Thursday, 23 November 2017

God bless Africa

In the wake of the bloodless coup in Zimbabwe, I thought it would be good to revisit my prayers for the continent. Most Sundays we were there, we prayed Bishop Trevor Huddleston's prayer:

God bless Africa
Guard her children
Guide her leaders
And give her peace
for Jesus Christ's sake.

I will update this blog over the next few days, as there are 54 sovereign states on the continent. But for now, this is an invitation to pray for:

  1. Zimbabwe, that Emerson Mnangagwa and the ZANU-PF government may build a new, prosperous and reconciled nation;
  2. South Africa, that President Jacob Zuma may step down, having learnt the lesson that Robert Mugabe failed to learn, that there is an end to everything; and that justice may prevail;
  3. Lesotho, for national unity following the assassination in September of the army commander by disgruntled former soldiers;
  4. Swaziland, that King Mswati may relinquish his absolutist and tyrannical grip on power, and allow modernization and development that benefits the poor;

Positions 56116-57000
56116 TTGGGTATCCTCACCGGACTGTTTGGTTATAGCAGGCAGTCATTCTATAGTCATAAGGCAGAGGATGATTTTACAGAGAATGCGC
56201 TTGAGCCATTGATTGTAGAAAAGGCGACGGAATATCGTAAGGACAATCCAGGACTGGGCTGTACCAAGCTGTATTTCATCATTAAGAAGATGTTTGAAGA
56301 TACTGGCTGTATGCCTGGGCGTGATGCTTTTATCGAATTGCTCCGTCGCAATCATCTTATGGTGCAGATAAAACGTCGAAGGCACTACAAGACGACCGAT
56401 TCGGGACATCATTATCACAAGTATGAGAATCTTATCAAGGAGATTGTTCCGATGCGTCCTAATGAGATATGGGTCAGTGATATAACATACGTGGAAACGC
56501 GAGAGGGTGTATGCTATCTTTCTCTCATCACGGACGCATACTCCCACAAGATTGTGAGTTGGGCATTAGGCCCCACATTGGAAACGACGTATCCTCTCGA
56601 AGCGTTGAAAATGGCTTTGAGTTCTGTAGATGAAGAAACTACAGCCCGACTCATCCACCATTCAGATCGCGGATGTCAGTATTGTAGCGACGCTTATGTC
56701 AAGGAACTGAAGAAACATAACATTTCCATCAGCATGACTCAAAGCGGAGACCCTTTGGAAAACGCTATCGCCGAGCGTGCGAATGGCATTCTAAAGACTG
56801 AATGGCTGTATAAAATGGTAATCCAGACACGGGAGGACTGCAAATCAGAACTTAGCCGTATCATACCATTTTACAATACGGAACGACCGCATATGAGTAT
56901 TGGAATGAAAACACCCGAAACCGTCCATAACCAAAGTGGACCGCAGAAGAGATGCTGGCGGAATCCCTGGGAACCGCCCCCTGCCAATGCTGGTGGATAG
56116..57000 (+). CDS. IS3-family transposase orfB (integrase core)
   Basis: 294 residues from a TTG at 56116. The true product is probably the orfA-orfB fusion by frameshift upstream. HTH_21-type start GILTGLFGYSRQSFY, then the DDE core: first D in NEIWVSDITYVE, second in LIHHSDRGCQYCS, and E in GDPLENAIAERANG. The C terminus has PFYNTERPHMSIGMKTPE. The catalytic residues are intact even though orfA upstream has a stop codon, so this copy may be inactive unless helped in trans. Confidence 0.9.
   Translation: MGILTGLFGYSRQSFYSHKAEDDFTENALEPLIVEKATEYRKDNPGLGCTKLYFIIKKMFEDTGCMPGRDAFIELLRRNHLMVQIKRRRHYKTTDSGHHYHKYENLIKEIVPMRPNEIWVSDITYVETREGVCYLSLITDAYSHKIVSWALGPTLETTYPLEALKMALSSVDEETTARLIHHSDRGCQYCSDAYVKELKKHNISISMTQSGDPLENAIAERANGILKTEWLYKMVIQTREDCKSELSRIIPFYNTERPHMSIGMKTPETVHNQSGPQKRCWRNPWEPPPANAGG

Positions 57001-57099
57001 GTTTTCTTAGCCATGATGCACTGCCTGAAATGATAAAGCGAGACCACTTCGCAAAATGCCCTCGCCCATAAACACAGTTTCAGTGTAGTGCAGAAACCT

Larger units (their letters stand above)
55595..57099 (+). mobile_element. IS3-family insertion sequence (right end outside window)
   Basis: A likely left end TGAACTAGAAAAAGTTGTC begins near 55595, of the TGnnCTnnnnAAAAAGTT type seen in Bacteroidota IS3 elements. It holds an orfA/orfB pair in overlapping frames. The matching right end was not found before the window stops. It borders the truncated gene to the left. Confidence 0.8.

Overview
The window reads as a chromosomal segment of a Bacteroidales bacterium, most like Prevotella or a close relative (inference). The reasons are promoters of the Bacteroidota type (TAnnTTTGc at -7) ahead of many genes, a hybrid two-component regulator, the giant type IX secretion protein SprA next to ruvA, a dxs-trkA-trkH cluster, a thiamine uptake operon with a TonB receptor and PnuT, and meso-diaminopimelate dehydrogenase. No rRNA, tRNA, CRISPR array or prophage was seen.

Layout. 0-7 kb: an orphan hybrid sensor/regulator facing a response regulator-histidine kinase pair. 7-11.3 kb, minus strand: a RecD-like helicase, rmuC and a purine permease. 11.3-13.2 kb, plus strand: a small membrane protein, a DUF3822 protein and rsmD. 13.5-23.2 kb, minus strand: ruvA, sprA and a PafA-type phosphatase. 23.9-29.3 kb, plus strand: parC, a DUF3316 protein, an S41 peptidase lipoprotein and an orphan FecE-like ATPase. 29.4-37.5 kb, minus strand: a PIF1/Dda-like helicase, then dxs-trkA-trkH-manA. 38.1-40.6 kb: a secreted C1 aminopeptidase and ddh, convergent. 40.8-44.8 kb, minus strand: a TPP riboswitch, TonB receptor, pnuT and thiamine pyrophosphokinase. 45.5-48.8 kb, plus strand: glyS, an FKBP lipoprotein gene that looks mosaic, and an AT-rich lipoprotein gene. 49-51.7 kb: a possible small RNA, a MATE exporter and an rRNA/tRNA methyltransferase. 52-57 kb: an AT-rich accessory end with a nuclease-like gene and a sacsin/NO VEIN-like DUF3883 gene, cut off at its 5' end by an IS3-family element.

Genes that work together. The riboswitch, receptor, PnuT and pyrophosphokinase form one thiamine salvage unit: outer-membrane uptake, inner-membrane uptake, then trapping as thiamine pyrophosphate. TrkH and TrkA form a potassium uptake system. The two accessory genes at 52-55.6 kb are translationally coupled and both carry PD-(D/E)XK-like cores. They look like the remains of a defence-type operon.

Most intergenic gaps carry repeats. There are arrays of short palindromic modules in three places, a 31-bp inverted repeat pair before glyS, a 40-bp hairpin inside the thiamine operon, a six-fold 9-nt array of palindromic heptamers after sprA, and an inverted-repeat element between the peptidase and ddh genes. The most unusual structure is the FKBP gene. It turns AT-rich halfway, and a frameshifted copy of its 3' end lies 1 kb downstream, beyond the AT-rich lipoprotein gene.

5. Angola, that the mineral wealth may not become a source of greed, blood diamonds and violence;
  6. Namibia, that SWAPO's (ruling party) National Congress may seek justice and serve the whole nation;
  7. Botswana, that this model country's stand against political and economic corruption, long lauded internationally, may continue and set a good example to the rest of the continent.

Tuesday, 7 November 2017

Is it my right to carry a gun?

President Trump famously said of the church shooting in Texas on November 5th that "This isn't a guns situation. This is a mental health problem at the highest level. It’s a very, very sad event." Meanwhile, a town mourns its dead and injured. Back in 1999, when we arrived in an equally gun-violent South Africa, we were told by our bishop that there was an absolute ban on guns in church in his diocese, and that any minister found to possess a gun licence would lose their church licence. For us, it was a relief to know that there was a clear choice.